In his last work, Civilisation ou barbarie (1981), Diop presented a historical panorama covering five thousand years by the diachronic study of African societies. Diop insisted less on the Negro origin of Ancient Egypt than on the Egyptian contribution to Greece and humanity as much in science as in philosophy.

Diop has suffered criticism over his propensity for the glorification of the past, for making a correspondence between 'race' and 'culture', and for putting scholarship at the service of political struggle; on the other hand, the international "Afrocentric" movement has its roots in his work. The problematic of culture as a factor in development is one that he perceived. His work favours Panafricanism, the political independence of the Black continent, and the cultural renaissance of the Black world: Africans must recover their ancient scholarly heritage, reconcile themselves with their memory by what they have of grandeur, while taking on new systems of education in all freedom, in a new unitary society, which favours reciprocity, truth and honesty.

[edit] Method

Diop first used an interdisciplinary method, borrowed from the school of French historians of the journal Annales, the longue durée [i.e. an extended synchronic study]. He analyzed archeological, linguistic, and historical material; he studied the politico-social evolutionary phases of African societies, the names of ethnicities and of places. Diop returned systematically to techniques of the exact sciences like radiometric dating of absolute chronology, physical and chemical analysis, aerial photography, and the techniques of forensic science. By doing so, he invited egyptology to leave behind a centuries-old hermeticism of the texts and to open the gate that had isolated it from from the vivifying wellspring that the Negro world provides.

In his later works Diop used a comparative method for establishing the kinship between African and Ancient Egyptian cultures. This kinship is neither accidental, nor a result of loans, but genetic. As a multidimensional scholar with some expertise also in nuclear physics and quantum mechanics, he created and directed the Radiocarbon Laboratory of the Institut Fondamental d’Afrique Noire (IFAN) of the University of Dakar, now Cheikh Anta Diop University. Apart from Carbon-14 dating, one of the central missions of the laboratory is to use radio-isotopes as tracers in biology, medicine, hydrology, geochemistry, etc., and to take radioactive and chemical pollution measures. For this purpose, in 1974, he wrote a treatise on nuclear physics and absolute chronology (Physique nucléaire et chronologie absolue).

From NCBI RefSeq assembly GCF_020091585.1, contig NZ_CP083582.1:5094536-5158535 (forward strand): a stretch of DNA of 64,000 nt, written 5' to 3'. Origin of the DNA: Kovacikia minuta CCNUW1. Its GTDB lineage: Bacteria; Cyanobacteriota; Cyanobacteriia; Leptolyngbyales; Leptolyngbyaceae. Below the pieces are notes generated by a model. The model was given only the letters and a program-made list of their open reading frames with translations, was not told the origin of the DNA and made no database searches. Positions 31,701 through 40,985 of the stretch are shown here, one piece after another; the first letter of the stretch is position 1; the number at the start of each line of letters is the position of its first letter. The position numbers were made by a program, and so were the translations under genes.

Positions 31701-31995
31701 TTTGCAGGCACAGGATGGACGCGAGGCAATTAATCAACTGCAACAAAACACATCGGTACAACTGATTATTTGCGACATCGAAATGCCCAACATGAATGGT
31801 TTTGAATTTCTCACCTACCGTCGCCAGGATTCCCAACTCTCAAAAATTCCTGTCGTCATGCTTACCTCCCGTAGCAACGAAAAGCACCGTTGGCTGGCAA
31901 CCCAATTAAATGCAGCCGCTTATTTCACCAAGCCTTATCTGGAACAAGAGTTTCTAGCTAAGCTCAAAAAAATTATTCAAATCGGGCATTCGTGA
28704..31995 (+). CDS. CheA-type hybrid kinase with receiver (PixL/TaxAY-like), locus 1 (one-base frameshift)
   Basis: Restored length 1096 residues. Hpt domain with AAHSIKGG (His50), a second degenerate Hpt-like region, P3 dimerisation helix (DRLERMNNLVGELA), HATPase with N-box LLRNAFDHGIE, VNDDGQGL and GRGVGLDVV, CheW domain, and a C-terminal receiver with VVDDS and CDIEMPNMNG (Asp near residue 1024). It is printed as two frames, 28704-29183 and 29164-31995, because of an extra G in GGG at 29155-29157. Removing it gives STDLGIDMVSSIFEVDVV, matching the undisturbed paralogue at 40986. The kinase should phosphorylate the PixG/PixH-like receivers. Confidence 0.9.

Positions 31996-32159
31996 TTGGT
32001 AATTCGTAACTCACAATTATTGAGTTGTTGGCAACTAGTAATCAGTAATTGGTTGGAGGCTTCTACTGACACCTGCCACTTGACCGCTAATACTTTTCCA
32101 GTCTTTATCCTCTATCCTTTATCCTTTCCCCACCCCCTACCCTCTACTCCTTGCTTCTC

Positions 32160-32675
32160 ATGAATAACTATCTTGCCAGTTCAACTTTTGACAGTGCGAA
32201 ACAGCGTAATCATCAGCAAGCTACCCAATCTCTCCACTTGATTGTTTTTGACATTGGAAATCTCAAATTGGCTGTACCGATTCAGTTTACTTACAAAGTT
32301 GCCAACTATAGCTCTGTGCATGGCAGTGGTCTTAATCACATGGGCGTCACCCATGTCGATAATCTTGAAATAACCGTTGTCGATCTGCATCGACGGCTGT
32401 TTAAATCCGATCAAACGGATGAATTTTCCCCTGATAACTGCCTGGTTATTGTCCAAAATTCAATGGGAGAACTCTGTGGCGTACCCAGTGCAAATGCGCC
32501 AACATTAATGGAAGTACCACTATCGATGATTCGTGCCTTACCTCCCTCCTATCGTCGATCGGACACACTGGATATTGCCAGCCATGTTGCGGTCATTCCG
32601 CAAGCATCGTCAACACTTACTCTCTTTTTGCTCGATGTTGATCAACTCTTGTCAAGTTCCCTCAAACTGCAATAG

[edit] Impact

Diop wanted to break up the fortfications of alienation that colonization and Eurocentrism have constructed around African history. These fortifications have helped to atrophy and disintegrate the personality of the African. What advantage can Africans draw from this thesis? According to Diop, they will be able to create an assurance. This notion is linked to the fact that in becoming aware of the true nature of one’s ancestors, who civilized and colonized the world, the African gains a legitimate pride in building the study of humanities from an Ancient Egyptian base just as legitimately as the West has built its own studies from a Graeco-Roman base, and to write one’s own history and build one’s own culture instead of being satisfied with passively becoming conscious of it in the works of foreigners who falsify it. Of these three eminently creative activities, there will come an intellectual and interior fullness.

African intellectual elites and those of the Black Diaspora are profoundly influenced by this multidimensional thinker. Today, Anta Diop studies flourish in African, American and Caribbean universities, and also among those who study Egyptology and African culture. All these studies confirm it, as does the prize that he shared in 1966 with the American W.E.B. DuBois at the first world festival of Negro arts, a prize for "the writer who has most influenced Black thought in the twentieth century". In Atlanta (USA) April 4th is "Dr Cheikh Anta Diop Day."